The authors, 'atheists of the book' feel entitled to be “lovingly selective” from within Jewish continuum, a 'Jewish intertextuality' generated from the early religious books, But to be selective, lovingly or otherwise, presupposes scriptural literacy. Odds are, however, that typical non-observant Jews (outside the world of scholars and the literati) rarely read or think about the Bible or the Talmud or anything else in the “text line” of which the Ozes are so fond.
Do these values retain a unique, or at the very least distinct, Jewish flavor without some substantial knowledge, not just of any books, even those defined as “Jewish,” but of Jewish religious texts and history?
Late in their book the authors say that a Jew is anyone who wrestles with the question, “Who is a Jew?” Jean Paul Sartre, not in any way a Jew, involved himself in that age-old chestnut in the 1940s, and many anti-Semites have as well.
Let's end with an excerpt from Annie Hall in which Woody Allen speaks of an existential dread with a Jewish twist:
NINE-YEAR-OLD ALVY: The universe is expanding.
DOCTOR: The universe is expanding?
ALVY: Well, the universe is everything, and if it’s expanding, someday it will break apart and that would be the end of everything!
ALVY’S MOTHER: What is that your business? [To the doctor:] He stopped doing his homework!
ALVY: What’s the point?
ALVY’S MOTHER: What has the universe got to do with it? You’re here in Brooklyn! Brooklyn is not expanding!
In the wake of the Crimea crisis, Adam Michnik, 2006 laureate, warns that "This is the real end of history – the history of dreams about a world governed by democratic values and the market economy. Unless the democratic world understands that now is not the time for faith in diplomatic compromise, and that it must respond strongly enough to stop ... imperial designs, events could follow a logic that is too dreadful to contemplate.
... we must recognize that the best quarter-century in the last 400 years of Polish history is about to end before our very eyes. A time of tectonic shifts has begun. We must appreciate what we have managed to achieve – and learn to protect it."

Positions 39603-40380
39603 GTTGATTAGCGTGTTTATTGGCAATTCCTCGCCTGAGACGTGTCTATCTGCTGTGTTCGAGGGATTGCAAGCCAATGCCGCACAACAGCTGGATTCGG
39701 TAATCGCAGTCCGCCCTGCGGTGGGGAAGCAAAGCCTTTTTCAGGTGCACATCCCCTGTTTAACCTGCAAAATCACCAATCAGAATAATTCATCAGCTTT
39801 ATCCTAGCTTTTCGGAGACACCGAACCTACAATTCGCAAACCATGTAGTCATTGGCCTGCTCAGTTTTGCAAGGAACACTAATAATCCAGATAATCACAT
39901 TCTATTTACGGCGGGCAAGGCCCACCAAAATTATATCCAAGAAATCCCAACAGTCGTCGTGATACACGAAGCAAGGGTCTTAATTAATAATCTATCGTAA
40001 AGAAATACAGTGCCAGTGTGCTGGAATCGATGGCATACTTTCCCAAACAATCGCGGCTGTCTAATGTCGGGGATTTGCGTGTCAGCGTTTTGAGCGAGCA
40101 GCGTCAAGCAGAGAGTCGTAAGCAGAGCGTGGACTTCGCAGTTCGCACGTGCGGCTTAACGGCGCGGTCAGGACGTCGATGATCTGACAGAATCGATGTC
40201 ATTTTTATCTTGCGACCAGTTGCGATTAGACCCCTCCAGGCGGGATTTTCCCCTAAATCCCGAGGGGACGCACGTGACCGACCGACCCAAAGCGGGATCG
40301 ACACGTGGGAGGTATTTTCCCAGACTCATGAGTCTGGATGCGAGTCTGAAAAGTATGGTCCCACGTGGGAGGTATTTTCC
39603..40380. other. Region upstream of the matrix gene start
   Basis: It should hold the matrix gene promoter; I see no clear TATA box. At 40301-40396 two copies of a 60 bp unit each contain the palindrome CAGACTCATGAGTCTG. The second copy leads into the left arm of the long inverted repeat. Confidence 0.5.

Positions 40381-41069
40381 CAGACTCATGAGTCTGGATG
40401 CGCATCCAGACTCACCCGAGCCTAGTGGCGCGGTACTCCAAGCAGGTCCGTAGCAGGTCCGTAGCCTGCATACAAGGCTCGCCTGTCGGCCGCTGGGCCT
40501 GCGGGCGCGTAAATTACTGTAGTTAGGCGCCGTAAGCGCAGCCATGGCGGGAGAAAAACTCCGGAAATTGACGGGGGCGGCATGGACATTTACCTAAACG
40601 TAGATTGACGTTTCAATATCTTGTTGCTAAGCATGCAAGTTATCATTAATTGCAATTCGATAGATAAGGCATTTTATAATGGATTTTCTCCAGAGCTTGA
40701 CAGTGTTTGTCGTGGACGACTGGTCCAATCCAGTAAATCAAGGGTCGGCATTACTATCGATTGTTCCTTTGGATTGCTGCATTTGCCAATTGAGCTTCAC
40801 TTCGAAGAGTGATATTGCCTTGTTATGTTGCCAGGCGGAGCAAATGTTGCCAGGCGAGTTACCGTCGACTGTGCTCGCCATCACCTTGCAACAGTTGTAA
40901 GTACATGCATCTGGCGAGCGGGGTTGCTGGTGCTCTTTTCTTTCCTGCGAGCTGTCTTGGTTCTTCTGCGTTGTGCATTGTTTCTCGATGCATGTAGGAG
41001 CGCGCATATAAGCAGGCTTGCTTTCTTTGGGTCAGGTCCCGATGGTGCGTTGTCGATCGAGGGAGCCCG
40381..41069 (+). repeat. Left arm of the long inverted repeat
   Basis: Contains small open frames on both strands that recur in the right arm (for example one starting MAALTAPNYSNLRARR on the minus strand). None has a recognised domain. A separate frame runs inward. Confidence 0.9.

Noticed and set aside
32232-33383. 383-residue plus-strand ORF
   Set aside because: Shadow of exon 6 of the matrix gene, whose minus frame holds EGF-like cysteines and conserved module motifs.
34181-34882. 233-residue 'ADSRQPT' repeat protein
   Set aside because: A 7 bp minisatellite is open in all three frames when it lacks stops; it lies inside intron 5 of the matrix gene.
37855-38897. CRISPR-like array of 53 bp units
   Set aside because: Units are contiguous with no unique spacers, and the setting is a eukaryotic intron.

Read the article: Project Syndicate, March 20, 2014, 'The Russian Godfather'
"We lack a political culture, a culture of compromise. We inPoland, as well as the Hungarians, have never learned this sort of thing. Although there is a strong desire for freedom in the countries of Eastern Europe, there is no democratic tradition, so that the risk of anarchy and chaos continues to exist. Demagoguery and populism are rampant. We are the illegitimate children, the bastards of communism. It shaped our mentality.
A part of society in our countries would still prefer an authoritarian regime today.
The democratic institutions in the West are more deeply embedded in the West than in Eastern Europe. Democracy can defend itself there. Everything is still fragile in our countries, even two decades after the end of communism."
Read the article: Spiegel Online, July 31, 2013
"Transhumanists include life extensionists, techno-optimists, Singularitons, bio-hackers, roboticists, Artificial Intelligence proponents and futurists who embrace radical science and technology to improve the human condition.
If we can upgrade ourselves with technology, why not replace the body entirely? Plenty of Transhumanists plan to do exactly that. Ideas range from life-extension genetics to moving beyond our fleshy constraints entirely. Many think the big win is "mind uploading", which is sometimes called "Whole Brain Emulation". It is what it sounds like: mapping out all your brain’s neural pathways and putting them all on a memory stick that you can carry about with you.
The whole project throws up very difficult ethical and philosophical challenges. Is an uploaded mind still human? Should we give "human rights" to an artificial intelligence with a superior intellect to a human? Then there’s the bread-and-butter social problems. Presumably, human enhancement technologies would be disproportionately available to those with greater financial resources, creating a genetic divide. And if you lived forever, are you taking up the place of another generation? What about the more mundane things: what would be a fair prison sentence for murder if we could all live for 200 years? Or the right retirement age. I’m guessing it won’t be 70 if we can all make thirty score and ten. Above all: are we happy about all of this, and can we stop it?
Marvin Minsky, 2014 laureate, is considered the inventor of artificial intelligence, and is a prominent Transhumanist."